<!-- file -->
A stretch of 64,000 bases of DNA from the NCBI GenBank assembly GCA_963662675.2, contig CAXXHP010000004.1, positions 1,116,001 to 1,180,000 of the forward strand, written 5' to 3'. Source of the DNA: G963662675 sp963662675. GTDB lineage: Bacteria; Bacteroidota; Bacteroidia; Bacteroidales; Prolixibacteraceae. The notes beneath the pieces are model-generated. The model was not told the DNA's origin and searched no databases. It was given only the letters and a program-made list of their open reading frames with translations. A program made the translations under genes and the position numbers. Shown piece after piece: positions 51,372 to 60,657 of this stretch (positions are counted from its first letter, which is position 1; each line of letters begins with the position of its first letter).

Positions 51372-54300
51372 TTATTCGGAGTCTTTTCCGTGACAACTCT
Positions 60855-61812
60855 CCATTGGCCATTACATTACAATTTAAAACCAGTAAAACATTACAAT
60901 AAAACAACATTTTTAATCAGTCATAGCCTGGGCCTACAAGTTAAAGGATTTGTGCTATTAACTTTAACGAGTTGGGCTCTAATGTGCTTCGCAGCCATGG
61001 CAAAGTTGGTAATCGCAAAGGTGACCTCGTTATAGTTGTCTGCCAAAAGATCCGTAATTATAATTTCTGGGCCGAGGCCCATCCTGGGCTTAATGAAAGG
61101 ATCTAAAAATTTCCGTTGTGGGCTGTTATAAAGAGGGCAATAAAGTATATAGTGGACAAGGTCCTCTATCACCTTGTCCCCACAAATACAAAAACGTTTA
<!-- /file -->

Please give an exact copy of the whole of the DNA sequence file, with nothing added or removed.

A stretch of 64,000 bases of DNA from the NCBI GenBank assembly GCA_963662675.2, contig CAXXHP010000004.1, positions 1,116,001 to 1,180,000 of the forward strand, written 5' to 3'. Source of the DNA: G963662675 sp963662675. GTDB lineage: Bacteria; Bacteroidota; Bacteroidia; Bacteroidales; Prolixibacteraceae. The notes beneath the pieces are model-generated. The model was not told the DNA's origin and searched no databases. It was given only the letters and a program-made list of their open reading frames with translations. A program made the translations under genes and the position numbers. Shown piece after piece: positions 51,372 to 60,657 of this stretch (positions are counted from its first letter, which is position 1; each line of letters begins with the position of its first letter).

Positions 51372-54300
51372 TTATTCGGAGTCTTTTCCGTGACAACTCT
Positions 60855-61812
60855 CCATTGGCCATTACATTACAATTTAAAACCAGTAAAACATTACAAT
60901 AAAACAACATTTTTAATCAGTCATAGCCTGGGCCTACAAGTTAAAGGATTTGTGCTATTAACTTTAACGAGTTGGGCTCTAATGTGCTTCGCAGCCATGG
61001 CAAAGTTGGTAATCGCAAAGGTGACCTCGTTATAGTTGTCTGCCAAAAGATCCGTAATTATAATTTCTGGGCCGAGGCCCATCCTGGGCTTAATGAAAGG
61101 ATCTAAAAATTTCCGTTGTGGGCTGTTATAAAGAGGGCAATAAAGTATATAGTGGACAAGGTCCTCTATCACCTTGTCCCCACAAATACAAAAACGTTTA